[Reproduced with kind permission from a speech given at our Adelaide rally on March 17th 2018]

Image: The NursePath Blog.

My name is Margaret and I would like to tell you some of the experiences I have had in the Broken Aged Care System.

My husband suffered from Parkinson’s disease and Lewy Body Dementia.

After 13 years of home care I had to have him admitted to a residential facility at age 70.

MEDICATION

The first stumbling block was getting the staff to ensure that he had his Parkinson’s medication at regular intervals. It took at least a year to get this happening, and during this time my daughter phoned the home every morning to check he had his morning medication and I visited either in the afternoon or evening to check that he was being given those doses at the right time. Often it was up to 45 minutes late or early which is not acceptable for that type of medication.

As recently as 20 days before he passed away last October, his medication was given by a carer – NOT A NURSE – two hours before it was due, and this was not discovered until the next dose was due.

I BELIEVE MEDICATION SHOULD ONLY BE GIVEN BY A REGISTERED NURSE WHO HAS BEEN TRAINED TO OBSERVE AND GIVE MEDICATION CORRECTLY.

PERSONAL CARE

Not enough staff are employed to give adequate personal care.

My husband, who had always dressed neatly and taken pride in his appearance was often dressed inappropriately for the weather, with thick clothing in the summer months and thin short sleeve shirts in winter.

Oral hygiene was poor. Two people’s toothbrushes kept in the same cup at the sink. Toothpaste too hard to get out of the tube. Filthy teeth and a broken tooth not noticed by careworkers. Difficulty in getting the visiting dentist to visit and keep appointments.

Eye care suffered too. Often he was not wearing his spectacles. Sometimes he was wearing someone else’s spectacles. Often his spectacles were covered in food.

Sometimes he would be sitting in wet clothing and no staff member had noticed the smell.

LACK OF SUPERVISION

Particularly in the evening when family members tend not to be around and staff numbers are short, lack of supervision of residents leads to falls and injuries. In the first six months of his residence my husband had many falls, sometimes because he was getting up quickly out of his chair to prevent someone else having an accident or to prevent a resident attacking somebody else. He had two cracked vertebrae, and a broken hip in his first year, and later on a head injury requiring 5 staples.

In the evening when staff are putting people to bed from as early as 6 pm, other residents are seated in front of a television with no supervision and nothing to do. People with dementia wander around aimlessly and get on others’ nerves, creating tension and more confusion. I have seen one resident roughly push another aside in her wheelchair and bully her, slapping her arm.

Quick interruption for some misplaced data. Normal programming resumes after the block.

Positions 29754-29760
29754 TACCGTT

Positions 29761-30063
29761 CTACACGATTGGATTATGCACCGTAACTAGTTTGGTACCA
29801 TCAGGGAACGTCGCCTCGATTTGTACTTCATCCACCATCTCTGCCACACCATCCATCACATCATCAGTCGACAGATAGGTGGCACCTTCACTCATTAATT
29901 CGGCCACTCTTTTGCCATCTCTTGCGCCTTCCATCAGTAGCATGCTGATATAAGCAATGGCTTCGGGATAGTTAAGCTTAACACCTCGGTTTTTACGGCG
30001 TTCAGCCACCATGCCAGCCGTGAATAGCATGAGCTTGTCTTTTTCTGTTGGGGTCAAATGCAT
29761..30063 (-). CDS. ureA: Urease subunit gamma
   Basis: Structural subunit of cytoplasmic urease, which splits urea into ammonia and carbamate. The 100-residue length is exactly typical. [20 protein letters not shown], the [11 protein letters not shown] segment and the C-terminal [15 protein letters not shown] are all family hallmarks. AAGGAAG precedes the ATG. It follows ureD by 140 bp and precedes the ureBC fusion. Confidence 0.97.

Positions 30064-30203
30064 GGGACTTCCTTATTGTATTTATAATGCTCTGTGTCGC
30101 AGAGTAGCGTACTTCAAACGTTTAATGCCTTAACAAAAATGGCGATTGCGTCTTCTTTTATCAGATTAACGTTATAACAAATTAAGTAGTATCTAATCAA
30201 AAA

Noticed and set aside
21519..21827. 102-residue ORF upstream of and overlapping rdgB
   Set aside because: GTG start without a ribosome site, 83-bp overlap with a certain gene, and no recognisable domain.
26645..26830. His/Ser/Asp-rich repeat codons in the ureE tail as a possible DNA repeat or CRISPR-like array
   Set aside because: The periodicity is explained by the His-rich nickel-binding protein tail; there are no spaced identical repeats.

LACK OF EQUIPMENT AND SERVICES  

I had to lobby at a public meeting for a suitable wheelchair for my husband as most of those at the home had bits missing or were too small for him. Until I tackled the issue publicly with the organisation’s CEO I was fobbed off.

Physiotherapy services were limited to basic massage for people in chairs. After hip surgery it was easier for the home to put my husband in a large princess chair than to get him walking again. I employed a private neuro-physiotherapist to visit him weekly and went daily myself to give him exercises to enable him to sit and stand and walk again.

But residential facilities aren’t the only problem.

UNFORTUNATELY OUR HOSPITALS ARE ALSO AT FAULT.

When my husband fell and broke his hip he was shunted between three hospitals, on and off trollies, in and out of x-ray departments and ambulances before finally being admitted in a private hospital where he could be operated on in a reasonable timeframe. Because he had dementia and was unable to respond to direction he was not medicated on time – his medication was missed completely on two consecutive occasions – he was not fed – his meal was left in front of him and he did not have the capacity to feed himself. He became dehydrated as he was unable to drink by himself. He was left in a wet bed. He was not given physiotherapy and was told he would probably not be able to walk again. I had to spend almost all day every day with him to ensure that he got some food and liquid and to chase up the staff to ensure that he got his medication.

WHAT I HAVE TOLD YOU TODAY IS ONLY THE STORY OF ONE PERSON IN THE AGED CARE SYSTEM. IT SHOWS YOU THAT THE SYSTEM IS BROKEN.

WHAT I SEE AS THE NEEDS ARE:

GOOD STAFF RATIOS IN RESIDENTIAL FACILITIES.

REGISTERED NURSES ON DUTY AND RN’S OR TRAINED EN’S GIVING MEDICATION AT ALL TIMES.

BETTER TRAINING FOR CARERS AND FOR AGED CARE NURSES ESPECIALLY IN DEMENTIA CARE.

UNANNOUNCED VISITS FROM THE ACCREDITATION AUTHORITY AND MORE DEMONSTRATION OF CARE RATHER THAN SIMPLE TICK THE BOX ON POLICY STATEMENTS FOR ACCREDITATION.

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